Social Security is running out of money, but that’s even more of a concern for retirees


You work your entire career and eventually retire. After all, it’s time to enjoy your golden years. Life should go smoothly, right? This is an ideal plan. However, the reality is that things can and usually do get in the way.

Unfortunately, two major issues are heading towards a collision course with America’s seniors. Social Security money is running out. But there is an even more serious concern for retirees.

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Social Security’s ticking bomb

It’s no secret that Social Security is a dangerous bomb. The popular federal program has two separate trust funds – accounts at the U.S. Treasury. The Old-Age and Survivors Insurance (OASI) Trust Fund pays social security benefits for retired workers and their survivors. The Disability Insurance (DI) Trust Fund pays Social Security disability benefits. Both trust funds will soon be exhausted.

How soon? The nonpartisan Congressional Budget Office (CBO) estimates that the OASI Trust Fund will expire in 2032. CBO estimates that the DI Trust Fund will expire in 2052.

Although the two trust funds are separate accounts, Congress would dip into the DI Trust Fund to help pay retiree and survivor benefits if the OASI Trust Fund runs out of money. However, this won’t help much. If the two trust funds were combined, they would both run out of money in 2033.

The bottom line is that unless changes are made, Social Security benefits should be cut by 25% in 2034. Importantly, Social Security will not go bankrupt if the trust fund is exhausted. Ongoing payroll taxes will continue to provide about 75% of the benefits.

more pressing concerns

What could be more urgent than massive benefit cuts to every Social Security beneficiary just a decade away? There’s also a ticking bomb for Medicare — and there’s less time on its clock than Social Security.

The Medicare Board of Trustees estimates that the Hospital Insurance Trust Fund, which helps pay for Medicare Part A benefits, will be exhausted by 2031. And this reflects a better scenario. In 2022, the trustees predicted that the Medicare program would go bankrupt in 2028.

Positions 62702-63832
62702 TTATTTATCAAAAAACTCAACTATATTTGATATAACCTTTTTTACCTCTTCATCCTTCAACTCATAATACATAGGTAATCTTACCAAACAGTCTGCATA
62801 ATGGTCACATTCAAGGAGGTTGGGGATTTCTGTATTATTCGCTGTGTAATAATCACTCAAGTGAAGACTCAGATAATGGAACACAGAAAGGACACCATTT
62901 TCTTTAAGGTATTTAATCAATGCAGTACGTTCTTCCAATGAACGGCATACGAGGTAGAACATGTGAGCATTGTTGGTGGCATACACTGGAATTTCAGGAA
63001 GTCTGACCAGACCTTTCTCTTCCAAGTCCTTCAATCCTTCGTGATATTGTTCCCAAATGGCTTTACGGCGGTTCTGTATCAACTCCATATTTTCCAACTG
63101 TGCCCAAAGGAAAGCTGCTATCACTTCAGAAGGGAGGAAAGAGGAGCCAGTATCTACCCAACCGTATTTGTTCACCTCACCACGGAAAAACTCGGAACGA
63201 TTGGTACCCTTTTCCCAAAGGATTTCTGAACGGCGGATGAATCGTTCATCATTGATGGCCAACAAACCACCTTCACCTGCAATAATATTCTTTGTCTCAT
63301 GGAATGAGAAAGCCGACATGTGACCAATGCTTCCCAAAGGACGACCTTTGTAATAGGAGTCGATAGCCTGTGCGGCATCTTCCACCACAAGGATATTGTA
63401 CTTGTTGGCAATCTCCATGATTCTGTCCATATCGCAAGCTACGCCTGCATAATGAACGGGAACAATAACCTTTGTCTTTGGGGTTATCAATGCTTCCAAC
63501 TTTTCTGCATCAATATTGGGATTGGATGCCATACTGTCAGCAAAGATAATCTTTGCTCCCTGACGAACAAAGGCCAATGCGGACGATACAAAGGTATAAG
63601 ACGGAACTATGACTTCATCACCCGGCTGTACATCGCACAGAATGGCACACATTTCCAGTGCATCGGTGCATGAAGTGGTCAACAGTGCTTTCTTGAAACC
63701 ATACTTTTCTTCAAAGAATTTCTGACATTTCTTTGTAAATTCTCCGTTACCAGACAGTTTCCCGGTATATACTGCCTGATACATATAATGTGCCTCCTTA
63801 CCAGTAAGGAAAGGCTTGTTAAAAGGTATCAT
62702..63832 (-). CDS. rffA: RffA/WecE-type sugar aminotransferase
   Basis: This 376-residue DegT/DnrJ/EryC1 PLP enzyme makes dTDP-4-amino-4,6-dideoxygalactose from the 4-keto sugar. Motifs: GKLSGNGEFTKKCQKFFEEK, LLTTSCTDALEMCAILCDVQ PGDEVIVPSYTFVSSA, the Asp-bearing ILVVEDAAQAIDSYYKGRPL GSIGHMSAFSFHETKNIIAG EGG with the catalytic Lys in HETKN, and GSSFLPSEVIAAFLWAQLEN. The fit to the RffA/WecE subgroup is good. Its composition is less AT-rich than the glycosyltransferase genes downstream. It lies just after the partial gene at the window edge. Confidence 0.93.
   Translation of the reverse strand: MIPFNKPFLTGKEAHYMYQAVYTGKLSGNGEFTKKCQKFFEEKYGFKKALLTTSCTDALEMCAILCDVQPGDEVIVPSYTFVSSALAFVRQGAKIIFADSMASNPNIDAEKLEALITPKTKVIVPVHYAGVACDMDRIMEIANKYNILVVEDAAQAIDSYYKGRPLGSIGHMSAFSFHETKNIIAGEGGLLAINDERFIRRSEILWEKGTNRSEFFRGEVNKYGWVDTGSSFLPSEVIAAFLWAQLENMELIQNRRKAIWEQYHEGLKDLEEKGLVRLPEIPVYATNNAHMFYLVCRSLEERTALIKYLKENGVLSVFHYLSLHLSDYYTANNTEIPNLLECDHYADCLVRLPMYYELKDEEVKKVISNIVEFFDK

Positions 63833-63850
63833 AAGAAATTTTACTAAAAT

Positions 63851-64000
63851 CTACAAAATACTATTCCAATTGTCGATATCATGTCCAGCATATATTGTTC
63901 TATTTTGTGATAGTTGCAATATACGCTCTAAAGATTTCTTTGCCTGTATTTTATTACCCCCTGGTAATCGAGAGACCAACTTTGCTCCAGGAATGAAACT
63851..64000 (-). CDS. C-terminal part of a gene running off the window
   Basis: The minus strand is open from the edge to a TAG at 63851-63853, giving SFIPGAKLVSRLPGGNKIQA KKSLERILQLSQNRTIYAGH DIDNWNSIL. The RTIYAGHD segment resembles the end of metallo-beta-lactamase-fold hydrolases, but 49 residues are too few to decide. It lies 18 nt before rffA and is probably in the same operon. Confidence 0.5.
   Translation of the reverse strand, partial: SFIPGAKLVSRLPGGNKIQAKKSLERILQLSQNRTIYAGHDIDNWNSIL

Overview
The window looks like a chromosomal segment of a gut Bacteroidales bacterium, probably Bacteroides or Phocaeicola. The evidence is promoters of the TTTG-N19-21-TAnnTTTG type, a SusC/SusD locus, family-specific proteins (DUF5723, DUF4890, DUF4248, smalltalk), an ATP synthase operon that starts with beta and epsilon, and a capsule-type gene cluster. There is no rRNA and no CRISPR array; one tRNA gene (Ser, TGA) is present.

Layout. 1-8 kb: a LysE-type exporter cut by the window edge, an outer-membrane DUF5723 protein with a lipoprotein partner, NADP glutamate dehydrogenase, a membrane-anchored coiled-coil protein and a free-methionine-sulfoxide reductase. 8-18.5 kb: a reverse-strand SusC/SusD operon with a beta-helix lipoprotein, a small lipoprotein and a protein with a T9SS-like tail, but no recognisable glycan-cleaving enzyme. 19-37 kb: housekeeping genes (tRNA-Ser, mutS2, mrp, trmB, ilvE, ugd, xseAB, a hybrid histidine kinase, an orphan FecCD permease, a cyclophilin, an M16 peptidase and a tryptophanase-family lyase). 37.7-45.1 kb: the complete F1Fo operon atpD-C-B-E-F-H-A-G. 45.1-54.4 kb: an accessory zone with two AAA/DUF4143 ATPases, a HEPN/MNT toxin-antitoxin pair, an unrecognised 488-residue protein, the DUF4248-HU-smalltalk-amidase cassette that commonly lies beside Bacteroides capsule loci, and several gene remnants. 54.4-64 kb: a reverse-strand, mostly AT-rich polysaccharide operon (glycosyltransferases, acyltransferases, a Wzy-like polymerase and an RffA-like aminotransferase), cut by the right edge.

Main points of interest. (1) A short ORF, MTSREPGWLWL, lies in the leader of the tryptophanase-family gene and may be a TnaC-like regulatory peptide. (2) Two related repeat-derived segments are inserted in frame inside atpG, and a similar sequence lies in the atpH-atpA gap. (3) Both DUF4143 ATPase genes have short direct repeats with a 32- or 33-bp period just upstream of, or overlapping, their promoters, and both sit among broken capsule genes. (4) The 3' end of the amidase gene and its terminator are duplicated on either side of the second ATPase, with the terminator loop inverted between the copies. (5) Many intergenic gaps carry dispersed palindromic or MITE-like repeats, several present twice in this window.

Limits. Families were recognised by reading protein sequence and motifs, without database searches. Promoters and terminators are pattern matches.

However, don’t expect the year to go back that far. The main reason for the change from 2028 to 2031 was the decline in overall health care spending on seniors during the COVID-19 pandemic and the recovery taking longer than anticipated.

Although the threat to Medicare is more urgent than that to Social Security, it is not as serious. When the Hospital Insurance Trust Fund runs out of money, Medicare Part A benefits will be cut by 11%. However, in 2047, the benefit cut will increase to 19%.

Medicare Part B, which covers outpatient services, and Medicare Part D, which covers prescription drugs, are not as blanket as Part A. Both of these programs have a separate trust fund (Supplemental Medical Insurance Trust Fund) that is funded primarily by premiums paid by enrollees and general revenues from federal income taxes and other sources.

What can be done?

There are three basic solutions to the problems facing Social Security and Medicare: increasing revenues, reducing spending, or a combination of the two. All of these options have advantages and disadvantages.

Raising payroll taxes that fund Social Security and Medicare would generate more revenue for the programs. So the payroll tax limit for Social Security would have to be increased or eliminated (there is no limit for Medicare). However, the downside of these steps is that at least some Americans will keep less of their wages.

The federal government could transfer more general revenues to help fund Medicare (and potentially do the same for Social Security). However, this would mean less money for other government priorities.

Reducing expenses can be accomplished in a number of ways. Social Security benefits may be reduced. Medicare reimbursements to health care providers may be reduced. Medicare beneficiaries may have to pay higher premiums or share more costs. The eligibility age for Social Security and Medicare may be increased. Any of these actions will cause financial pain for some Americans.

Politicians don’t want to provoke the anger of voters who will be negatively impacted by the solutions needed to fix Social Security and Medicare. However, change is likely to happen sooner or later, because the alternative to not solving problems is worse than the solutions that may be required.

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